In his attempt to tell “how did the living die and what did they say and how did they look at the end”, Vidal invokes the spirit of the French Renaissance essayist and thinker Michel de Montaigne. Montaigne is one of his great literary heroes and he writes of him that he “was deeply interested in politics” and that he “wrote to influence the kings of France and Navarre and … was heeded”. One could not say this of Vidal nor, I think, of any other modern or contemporary writer, at any rate in English. That Gore Vidal should have failed to emulate his hero is unsurprising. Not the least of the merits of Point To Point Navigation is that it makes us aware of something much more remarkable: just how close he did come to succeeding.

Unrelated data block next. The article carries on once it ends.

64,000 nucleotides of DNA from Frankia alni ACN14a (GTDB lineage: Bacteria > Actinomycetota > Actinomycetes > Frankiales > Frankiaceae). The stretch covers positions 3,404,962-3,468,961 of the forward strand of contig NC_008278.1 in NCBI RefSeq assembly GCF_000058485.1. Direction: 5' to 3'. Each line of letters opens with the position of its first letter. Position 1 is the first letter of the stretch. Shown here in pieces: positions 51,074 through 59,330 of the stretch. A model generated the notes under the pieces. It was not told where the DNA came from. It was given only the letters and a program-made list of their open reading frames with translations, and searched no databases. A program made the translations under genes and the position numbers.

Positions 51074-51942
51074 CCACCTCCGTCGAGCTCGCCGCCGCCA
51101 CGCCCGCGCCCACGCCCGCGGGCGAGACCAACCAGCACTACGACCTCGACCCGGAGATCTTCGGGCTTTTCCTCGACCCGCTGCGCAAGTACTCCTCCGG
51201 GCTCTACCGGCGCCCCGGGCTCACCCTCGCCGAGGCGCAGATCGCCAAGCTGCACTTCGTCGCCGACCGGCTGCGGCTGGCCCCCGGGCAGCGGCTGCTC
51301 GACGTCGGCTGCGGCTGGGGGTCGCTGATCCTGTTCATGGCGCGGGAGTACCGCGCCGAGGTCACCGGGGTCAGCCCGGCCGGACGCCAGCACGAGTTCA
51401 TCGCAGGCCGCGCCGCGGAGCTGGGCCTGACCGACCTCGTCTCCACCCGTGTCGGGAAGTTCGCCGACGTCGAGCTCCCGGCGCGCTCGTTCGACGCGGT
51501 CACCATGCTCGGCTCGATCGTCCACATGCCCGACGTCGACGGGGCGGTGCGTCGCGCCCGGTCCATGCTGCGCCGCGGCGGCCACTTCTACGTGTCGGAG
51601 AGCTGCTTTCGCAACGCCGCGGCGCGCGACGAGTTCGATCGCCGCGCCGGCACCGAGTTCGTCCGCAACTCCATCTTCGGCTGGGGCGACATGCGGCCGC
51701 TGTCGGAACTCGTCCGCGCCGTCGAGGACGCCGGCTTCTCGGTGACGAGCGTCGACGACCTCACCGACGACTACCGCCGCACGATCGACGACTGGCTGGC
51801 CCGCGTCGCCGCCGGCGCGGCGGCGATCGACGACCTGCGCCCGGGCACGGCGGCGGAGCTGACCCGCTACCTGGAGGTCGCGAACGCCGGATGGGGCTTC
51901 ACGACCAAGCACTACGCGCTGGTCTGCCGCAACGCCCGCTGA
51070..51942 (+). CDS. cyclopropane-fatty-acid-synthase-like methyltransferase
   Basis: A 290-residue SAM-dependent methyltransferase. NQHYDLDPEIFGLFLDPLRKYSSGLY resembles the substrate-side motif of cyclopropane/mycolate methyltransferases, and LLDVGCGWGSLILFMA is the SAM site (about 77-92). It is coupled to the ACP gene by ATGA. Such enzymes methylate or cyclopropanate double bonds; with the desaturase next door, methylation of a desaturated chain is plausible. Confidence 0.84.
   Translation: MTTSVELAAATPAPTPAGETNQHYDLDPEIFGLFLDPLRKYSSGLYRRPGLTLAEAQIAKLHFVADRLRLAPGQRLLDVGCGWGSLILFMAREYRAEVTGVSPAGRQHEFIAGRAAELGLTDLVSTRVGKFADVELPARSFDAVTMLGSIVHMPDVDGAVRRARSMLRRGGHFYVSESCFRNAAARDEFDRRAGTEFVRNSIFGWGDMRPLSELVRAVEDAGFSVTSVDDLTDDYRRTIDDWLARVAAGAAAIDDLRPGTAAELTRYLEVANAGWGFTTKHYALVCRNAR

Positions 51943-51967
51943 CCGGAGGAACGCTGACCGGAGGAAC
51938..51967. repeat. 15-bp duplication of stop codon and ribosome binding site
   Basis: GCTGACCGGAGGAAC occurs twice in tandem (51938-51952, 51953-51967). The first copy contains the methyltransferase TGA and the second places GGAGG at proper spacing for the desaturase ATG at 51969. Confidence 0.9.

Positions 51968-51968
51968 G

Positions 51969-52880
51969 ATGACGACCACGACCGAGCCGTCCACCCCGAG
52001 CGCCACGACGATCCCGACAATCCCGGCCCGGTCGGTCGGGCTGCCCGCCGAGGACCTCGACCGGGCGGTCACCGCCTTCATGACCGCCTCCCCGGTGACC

Stephen Wilson, who studied at the University of Ulster and Trinity College Dublin, teaches American literature at the University of Coimbra, Portugal. He is currently working on a book on Ezra Pound and American history.